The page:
Our Guide Dogs sure do get around. This past month when flight delays and cancellations were wreaking havoc in Europe due to the Icelandic volcano eruptions, GDB alumna Penny Hartin and her guide Oliana were stranded in Vienna, Austria. Both seasoned world travelers, they didn't skip a beat and made the best of their extended adventure. Here is their story.
By Penny Hartin
I thought some of you would be interested to know that one of your Guide Dog pals had been braving it through the flight disruptions over in Europe due to the volcano eruptions. Oliana and I were stranded in Vienna; we are back home now and in fact got very lucky. I think we were on one of the last flights that landed in Vienna before virtually all of the airports closed in Europe. Vienna is a nice city and we had a good place to stay - unlike many who had to camp out on cots in airports. The staff at our hotel in downtown Vienna were very accommodating about extending our room booking until we were able to get out.
I was in Vienna to speak at the annual congress of Age Related Macular Degeneration International (AMDAI). I am the Chief Executive Officer of the World Blind Union which is the organization that represents organizations of and for the blind at the international level – thus the reason for my frequent travel. Unfortunately, the conference had to be cancelled as very few people actually arrived in Vienna – many were stuck on route or didn’t get out of their home cities.
Oliana did a great job. Everyone in Vienna loves dogs, so she was offered bowls of water wherever we went, and around the corner from the hotel we had several blocks of pedestrian-only streets for shopping. I had absolutely no access issues, which one can sometimes have in some European cities, so it was a good place to be stranded in that sense. Oliana is a very seasoned traveler. She does not get anxious, and in fact, I think that she thrives on the challenge – the more difficult the situation, the more she seems to like it. She is really a wonderful companion, and even though I was worried about her and how we would get home, I was still very happy to have her with me.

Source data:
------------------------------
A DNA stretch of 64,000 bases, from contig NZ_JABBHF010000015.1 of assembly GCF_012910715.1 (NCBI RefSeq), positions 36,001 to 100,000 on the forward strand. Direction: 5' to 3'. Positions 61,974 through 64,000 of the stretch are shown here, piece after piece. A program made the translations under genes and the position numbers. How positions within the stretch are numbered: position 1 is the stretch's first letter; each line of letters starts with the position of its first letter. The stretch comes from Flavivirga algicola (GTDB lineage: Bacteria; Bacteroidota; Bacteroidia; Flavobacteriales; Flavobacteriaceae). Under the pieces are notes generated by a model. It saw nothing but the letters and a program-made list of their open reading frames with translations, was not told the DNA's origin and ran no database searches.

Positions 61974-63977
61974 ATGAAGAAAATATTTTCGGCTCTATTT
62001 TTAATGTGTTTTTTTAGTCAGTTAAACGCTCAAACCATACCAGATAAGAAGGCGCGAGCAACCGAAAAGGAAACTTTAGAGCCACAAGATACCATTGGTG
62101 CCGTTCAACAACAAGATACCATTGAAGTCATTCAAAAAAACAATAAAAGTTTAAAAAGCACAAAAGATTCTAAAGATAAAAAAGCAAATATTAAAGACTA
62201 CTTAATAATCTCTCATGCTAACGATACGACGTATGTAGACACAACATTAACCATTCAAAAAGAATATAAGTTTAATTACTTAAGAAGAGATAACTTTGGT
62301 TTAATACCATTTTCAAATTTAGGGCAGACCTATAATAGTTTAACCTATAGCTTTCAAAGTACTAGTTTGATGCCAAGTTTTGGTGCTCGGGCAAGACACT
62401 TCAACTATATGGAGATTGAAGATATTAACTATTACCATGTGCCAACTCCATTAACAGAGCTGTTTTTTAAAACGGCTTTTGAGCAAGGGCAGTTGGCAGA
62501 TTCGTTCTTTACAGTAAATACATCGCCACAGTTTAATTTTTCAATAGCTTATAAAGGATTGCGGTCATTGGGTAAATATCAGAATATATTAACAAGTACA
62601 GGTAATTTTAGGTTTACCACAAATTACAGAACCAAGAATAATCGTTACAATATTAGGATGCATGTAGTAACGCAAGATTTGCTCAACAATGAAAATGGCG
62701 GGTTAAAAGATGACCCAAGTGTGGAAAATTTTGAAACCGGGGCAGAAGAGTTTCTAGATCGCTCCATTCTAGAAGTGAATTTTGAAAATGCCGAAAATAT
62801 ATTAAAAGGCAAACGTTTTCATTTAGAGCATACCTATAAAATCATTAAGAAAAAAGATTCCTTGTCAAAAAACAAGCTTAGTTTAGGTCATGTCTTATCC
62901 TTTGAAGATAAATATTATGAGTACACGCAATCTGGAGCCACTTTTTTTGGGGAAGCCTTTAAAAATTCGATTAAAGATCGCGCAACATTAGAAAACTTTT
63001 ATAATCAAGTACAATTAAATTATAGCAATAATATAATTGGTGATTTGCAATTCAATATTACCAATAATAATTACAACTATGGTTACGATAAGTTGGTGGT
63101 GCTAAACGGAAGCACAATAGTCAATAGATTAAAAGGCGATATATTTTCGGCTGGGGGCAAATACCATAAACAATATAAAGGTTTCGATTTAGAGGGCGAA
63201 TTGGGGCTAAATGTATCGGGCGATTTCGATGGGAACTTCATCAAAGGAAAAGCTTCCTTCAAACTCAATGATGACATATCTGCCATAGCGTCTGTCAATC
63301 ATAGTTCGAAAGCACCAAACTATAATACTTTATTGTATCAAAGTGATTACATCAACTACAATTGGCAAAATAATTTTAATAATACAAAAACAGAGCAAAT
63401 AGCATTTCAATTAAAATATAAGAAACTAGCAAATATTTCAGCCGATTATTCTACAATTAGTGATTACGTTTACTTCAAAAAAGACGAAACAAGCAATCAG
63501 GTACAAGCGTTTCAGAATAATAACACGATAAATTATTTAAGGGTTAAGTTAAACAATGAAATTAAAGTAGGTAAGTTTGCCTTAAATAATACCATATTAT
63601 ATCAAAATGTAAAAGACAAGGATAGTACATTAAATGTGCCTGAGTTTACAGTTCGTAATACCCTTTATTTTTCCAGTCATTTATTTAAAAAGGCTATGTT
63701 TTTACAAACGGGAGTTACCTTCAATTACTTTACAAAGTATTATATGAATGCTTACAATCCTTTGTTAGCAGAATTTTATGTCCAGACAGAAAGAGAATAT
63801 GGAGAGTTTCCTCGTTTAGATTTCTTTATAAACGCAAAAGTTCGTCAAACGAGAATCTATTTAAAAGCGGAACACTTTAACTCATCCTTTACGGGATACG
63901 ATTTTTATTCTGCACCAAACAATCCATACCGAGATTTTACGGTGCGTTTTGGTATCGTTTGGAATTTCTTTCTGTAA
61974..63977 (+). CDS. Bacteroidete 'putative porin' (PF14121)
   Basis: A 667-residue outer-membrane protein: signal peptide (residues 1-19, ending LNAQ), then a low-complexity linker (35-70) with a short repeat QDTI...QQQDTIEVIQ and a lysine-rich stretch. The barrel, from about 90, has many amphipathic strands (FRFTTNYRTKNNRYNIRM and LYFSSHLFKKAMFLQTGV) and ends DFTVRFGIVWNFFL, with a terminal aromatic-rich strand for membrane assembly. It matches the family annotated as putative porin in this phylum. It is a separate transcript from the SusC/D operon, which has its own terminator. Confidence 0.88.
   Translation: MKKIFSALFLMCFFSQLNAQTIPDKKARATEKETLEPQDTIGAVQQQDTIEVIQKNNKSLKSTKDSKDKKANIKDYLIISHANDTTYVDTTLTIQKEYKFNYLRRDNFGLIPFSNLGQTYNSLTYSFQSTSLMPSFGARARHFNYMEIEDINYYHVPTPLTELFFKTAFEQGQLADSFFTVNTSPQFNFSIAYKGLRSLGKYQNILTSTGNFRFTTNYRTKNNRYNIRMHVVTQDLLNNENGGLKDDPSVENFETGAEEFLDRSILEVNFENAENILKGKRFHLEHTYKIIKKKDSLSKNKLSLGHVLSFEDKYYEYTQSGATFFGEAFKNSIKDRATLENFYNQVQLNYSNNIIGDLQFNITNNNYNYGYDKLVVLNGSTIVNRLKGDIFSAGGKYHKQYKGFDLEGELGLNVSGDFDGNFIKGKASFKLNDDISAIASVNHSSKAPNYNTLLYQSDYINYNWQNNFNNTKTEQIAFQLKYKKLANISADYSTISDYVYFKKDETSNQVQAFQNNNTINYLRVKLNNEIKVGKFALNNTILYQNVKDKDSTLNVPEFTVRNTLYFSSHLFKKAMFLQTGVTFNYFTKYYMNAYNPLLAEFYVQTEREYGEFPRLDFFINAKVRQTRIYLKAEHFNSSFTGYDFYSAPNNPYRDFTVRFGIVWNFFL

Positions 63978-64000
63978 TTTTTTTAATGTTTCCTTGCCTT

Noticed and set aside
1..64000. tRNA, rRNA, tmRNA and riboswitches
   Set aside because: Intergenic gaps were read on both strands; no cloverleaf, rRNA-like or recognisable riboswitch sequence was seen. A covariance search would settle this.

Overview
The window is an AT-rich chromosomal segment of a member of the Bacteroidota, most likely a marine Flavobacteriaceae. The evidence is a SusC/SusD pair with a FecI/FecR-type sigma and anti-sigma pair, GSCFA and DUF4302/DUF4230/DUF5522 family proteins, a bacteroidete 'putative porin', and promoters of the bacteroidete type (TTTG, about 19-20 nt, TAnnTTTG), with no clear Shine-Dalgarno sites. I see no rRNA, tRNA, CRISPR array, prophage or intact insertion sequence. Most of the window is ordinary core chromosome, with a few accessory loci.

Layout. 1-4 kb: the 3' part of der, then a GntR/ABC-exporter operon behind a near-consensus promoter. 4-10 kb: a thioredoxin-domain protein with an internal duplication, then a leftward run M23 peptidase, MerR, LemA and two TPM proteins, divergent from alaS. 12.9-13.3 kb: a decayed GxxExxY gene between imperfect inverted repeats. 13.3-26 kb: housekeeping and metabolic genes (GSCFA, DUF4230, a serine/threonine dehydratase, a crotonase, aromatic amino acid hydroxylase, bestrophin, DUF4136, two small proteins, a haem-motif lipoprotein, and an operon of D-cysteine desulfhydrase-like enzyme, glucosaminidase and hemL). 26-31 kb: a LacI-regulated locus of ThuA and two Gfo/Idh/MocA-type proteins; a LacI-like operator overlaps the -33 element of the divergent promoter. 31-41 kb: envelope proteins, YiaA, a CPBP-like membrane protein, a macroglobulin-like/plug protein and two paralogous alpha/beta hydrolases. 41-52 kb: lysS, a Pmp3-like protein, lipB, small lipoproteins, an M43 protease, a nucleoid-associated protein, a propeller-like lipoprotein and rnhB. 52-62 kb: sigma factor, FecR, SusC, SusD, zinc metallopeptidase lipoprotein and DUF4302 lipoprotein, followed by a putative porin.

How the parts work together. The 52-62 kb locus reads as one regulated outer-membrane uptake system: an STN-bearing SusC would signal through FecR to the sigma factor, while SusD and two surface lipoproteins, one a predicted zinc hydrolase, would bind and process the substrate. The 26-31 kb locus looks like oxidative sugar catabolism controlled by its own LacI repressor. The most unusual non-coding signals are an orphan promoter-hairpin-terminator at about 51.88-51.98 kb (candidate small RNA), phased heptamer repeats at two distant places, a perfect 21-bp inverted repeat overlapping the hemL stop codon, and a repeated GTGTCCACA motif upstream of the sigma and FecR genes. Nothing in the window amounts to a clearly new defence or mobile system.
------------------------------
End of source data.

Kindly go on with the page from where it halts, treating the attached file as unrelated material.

The whole process was very challenging and stressful, mostly because no one knew how long we might have to stay and how we might actually get back home. I was also worried that I would run out of food for Oliana. I always pack for an extra day or two as I know that things can happen, but knew that I would not have enough for our extended stay. Once I realized that we would not get home on time, I bought some food locally but could not find her brand at that point. I started mixing her regular food with the new brand so as to ease her into it in the event that we had long delays. She responded well to that, so that problem was sorted.
Another issue I had to deal with was deciding how to handle her food and water intake so as to be ready when a flight became available. Fortunately, Oliana has travelled with me to Europe many times and so I know how she copes, how her schedule works and so forth. So I had planned when I would feed and water her and how I would handle it if our flight didn’t get out. This happened to us earlier this year when we were storm delayed in Geneva, so I was quite confident about what I could do for her so that she would not go hungry and would be comfortable. And indeed, she was just fine.
As it turned out, the first chance we learned that an Air Canada direct flight from Vienna to Toronto might be operating, I attempted to book it. I had worried that they might say the flight was too full to accommodate a Guide Dog and that they might ask us to wait. In fact, we were on their first flight out and they even blocked the seat next to me to give Oliana extra room. I am a frequent flyer with Air Canada, and have high loyalty status with them, so I guess that helped to, but I must say I was relieved. It was one of only three fights that made it from Europe to Toronto that day. Air Canada was wonderful to both me and Oliana; on the flight she simply curled up, very relaxed – obviously knew we were going home, and showed no signs of anxiety or stress.
I thought it would be useful to share our story, as it is nice for other Guide Dog handlers to know that one of their compatriots had a chance to participate in this historic event first hand. And I think that for those who are interested in traveling internationally, it is interesting to know some of the challenges that can arise and how our dogs can come through in such positive ways.